The reality is that we aren't making out so well on our own after all. We are finding it more difficult to make long and stable marriages. Violence within marriage has reached frightening proportions. The level of violence in our society as a whole has increased alarmingly. We show commendable concern for the animals and plants in our environment, but tolerate the eradication of unwanted human embryos and are slow to eliminate the sexual exploitation of the young in our country and overseas. We prefer that doctors assist terminally-ill patients to end it all than to accept the commitment of long-term palliative care. We are all too ready to give in to the pressures from homosexual lobby groups that we accept their orientation as normal and their actions as moral. We are in a moral mess! We are already paying for it in our society and will pay heavily for it in the future! God help us! Where do we think we're going?

There's Light All Right!

It's time to blow the whistle – to say, "Enough!" We just can't keep travelling along this road. It's time to find our way again! It's time to turn this whole show around – this nation that we call Australia!

During the Year of Indigenous Peoples we thought we could solve the native title issue. We satisfied our racial conscience but we gave a narrow solution. It hasn't helped many aborigines and has failed to address the bigger question, "Whose land is this?" Right at the moment we face the divisive issues of justice, of what it means to live as one nation together – of black land rights versus white land rights. But – whose land is this?

Some early cartographers pictured Terra Australis incognita as part of a large antarctic mass arising from the South Pole. It was the unknown continent – there ought to be such a continent, but western explorers hadn't discovered it.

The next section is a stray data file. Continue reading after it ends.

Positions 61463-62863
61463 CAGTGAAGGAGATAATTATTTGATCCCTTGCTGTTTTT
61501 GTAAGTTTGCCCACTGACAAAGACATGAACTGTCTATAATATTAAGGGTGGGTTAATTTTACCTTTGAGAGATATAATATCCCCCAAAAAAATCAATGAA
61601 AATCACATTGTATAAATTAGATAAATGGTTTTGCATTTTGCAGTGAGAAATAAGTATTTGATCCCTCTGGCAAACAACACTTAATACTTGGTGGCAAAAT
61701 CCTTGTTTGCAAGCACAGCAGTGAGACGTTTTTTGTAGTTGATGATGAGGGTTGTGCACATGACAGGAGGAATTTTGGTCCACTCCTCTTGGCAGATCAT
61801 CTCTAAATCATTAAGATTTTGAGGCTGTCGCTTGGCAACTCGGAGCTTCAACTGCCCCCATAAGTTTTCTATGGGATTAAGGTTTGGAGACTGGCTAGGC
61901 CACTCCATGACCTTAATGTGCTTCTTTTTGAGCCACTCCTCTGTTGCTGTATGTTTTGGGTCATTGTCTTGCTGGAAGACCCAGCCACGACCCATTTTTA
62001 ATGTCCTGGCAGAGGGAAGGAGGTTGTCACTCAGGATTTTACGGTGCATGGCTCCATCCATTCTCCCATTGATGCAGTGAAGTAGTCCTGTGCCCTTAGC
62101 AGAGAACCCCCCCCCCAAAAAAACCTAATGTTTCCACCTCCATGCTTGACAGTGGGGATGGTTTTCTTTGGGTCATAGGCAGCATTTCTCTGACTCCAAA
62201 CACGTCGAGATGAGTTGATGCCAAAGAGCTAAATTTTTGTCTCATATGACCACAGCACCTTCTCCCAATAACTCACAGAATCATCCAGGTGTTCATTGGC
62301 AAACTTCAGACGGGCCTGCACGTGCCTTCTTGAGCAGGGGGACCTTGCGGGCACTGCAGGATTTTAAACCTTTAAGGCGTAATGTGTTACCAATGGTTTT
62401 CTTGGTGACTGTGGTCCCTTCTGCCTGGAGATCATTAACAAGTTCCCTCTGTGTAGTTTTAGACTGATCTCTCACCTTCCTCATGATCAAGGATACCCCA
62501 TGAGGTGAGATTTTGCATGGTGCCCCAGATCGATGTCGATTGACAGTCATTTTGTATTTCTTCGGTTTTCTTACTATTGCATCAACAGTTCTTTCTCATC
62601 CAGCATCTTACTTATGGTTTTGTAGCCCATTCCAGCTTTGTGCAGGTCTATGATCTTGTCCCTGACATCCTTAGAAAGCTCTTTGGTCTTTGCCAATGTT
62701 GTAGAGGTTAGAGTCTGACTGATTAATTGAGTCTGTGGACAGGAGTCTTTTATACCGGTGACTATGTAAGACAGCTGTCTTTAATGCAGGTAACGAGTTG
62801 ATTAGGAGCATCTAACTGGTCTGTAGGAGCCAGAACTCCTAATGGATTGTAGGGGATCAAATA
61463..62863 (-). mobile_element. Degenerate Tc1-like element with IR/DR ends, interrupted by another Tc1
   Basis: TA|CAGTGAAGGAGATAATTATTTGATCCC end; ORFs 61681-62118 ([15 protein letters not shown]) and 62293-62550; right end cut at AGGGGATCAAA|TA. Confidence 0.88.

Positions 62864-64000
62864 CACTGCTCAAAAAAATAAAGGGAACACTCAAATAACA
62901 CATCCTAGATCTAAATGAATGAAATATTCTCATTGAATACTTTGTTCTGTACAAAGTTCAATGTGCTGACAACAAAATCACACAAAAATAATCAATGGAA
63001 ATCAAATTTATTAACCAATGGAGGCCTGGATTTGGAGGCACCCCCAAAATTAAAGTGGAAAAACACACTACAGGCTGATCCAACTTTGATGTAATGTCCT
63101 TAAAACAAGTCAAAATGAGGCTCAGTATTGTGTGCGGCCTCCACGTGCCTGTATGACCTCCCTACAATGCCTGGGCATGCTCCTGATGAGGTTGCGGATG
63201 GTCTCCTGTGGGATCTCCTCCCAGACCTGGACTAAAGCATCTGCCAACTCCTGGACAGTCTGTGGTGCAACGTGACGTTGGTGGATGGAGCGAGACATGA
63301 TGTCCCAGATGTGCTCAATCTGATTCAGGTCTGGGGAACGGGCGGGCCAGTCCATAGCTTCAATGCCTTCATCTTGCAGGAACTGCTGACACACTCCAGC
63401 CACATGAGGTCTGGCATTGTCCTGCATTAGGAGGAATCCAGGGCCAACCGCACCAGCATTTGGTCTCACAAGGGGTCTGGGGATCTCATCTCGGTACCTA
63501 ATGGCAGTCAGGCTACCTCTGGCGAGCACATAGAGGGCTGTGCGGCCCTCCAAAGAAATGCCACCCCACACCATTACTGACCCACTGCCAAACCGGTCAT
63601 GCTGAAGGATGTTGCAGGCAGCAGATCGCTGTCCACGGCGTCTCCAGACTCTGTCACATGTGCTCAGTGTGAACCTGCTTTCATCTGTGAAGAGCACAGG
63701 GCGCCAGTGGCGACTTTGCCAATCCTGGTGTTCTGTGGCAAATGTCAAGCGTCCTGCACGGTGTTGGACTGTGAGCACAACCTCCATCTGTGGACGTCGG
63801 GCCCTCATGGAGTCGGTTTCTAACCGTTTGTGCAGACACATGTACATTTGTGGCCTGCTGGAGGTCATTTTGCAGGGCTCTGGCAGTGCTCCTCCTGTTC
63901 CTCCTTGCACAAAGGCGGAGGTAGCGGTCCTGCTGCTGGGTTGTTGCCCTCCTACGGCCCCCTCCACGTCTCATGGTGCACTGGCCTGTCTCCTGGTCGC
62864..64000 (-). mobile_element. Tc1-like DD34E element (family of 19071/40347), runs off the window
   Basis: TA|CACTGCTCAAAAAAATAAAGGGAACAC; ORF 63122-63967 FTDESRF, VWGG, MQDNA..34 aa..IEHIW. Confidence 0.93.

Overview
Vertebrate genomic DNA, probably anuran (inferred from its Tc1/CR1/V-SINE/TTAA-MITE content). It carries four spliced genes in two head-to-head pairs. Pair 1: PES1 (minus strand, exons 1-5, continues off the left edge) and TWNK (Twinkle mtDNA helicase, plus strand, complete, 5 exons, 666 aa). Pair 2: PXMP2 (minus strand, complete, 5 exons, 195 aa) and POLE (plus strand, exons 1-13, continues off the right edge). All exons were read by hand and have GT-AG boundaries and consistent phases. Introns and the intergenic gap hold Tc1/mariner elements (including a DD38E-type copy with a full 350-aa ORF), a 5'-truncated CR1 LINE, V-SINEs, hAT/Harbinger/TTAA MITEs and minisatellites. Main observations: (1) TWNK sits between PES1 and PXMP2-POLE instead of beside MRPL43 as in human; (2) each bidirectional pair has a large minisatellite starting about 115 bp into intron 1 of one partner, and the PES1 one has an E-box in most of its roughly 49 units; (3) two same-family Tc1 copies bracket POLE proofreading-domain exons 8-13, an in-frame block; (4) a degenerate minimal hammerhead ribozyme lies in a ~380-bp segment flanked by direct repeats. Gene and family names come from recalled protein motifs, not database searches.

In December 1605 the Portuguese explorer, Fernandez de Quiros, set out to discover, where others had failed, the elusive south land. After weeks of sailing, his boat came to land at what he believed to be the missing continent. He named it "Austrialia del Espiritu Santo" – the South Land of the Holy Spirit. (The spelling "Austrialia" was a gesture to the King of Spain who was also archduke of Austria).

De Quiros got it wrong. He had in fact discovered the largest island (now called simply Espiritu Santo) in the group that Cook later named the New Hebrides (now Vanuatu). And yet, he got it right! This land was God's country before ever it became Aboriginal country or Anglo-European country.

The Mabo legislation and the recent Wik decision have the potential to lead to a social and legal nightmare for black and white Australians alike if we fail to turn again and acknowledge our land as Australia del Espiritu Santo. This is God's land first and foremost. How should we use this land? And how are we to recognise with care and fairness the needs of all Australians, whenever they have settled here?

We desperately need the true God, his Light and his help! That Light is not just an idea that people have had – you know, hold up the light, pass on the torch... – and the Light is not just God's truth that is somehow over there when we seem to be over here!

Listen to the incredible claims of Jesus – "I am the Way, the Truth, and the Life – no one comes to the Father, except through me!" (Jn.14.6) "I am the Light of the world; whoever follows me will never walk in darkness, but will have the light of life" (Jn.8.12).

God's Truth has come here to us! God's Light has come into this world! God himself, in the person of his Son, has come here!

The Light has come! And that Light shines on our human life, our values, our life-styles, our institutions... Like so many today, the people of that time didn't like the Light, rejected the Light, tried to get rid of it because it made them uncomfortable... But it's God's Light – you can't do that! The trial was a miserable kangaroo court, but God took that rejection and turned it to redemption! The Light still shines!

We need some light all right! Being irreligious hasn't been so very successful! These days people are seeking spirituality in all sorts of places and by all kinds of means. Do be careful! Don't take it from any old horse! Not all you get "from the horse's mouth" is to be trusted! Many modern gurus parade their lavish claims.

The God who revealed himself to this world in the person of Jesus Christ the Son of God is the only true God there is! He is the God of this South Land of the Holy Spirit! He is worthy of our allegiance, and is ready and able to help us! Come to him! Trust him! Worship him! Obey him!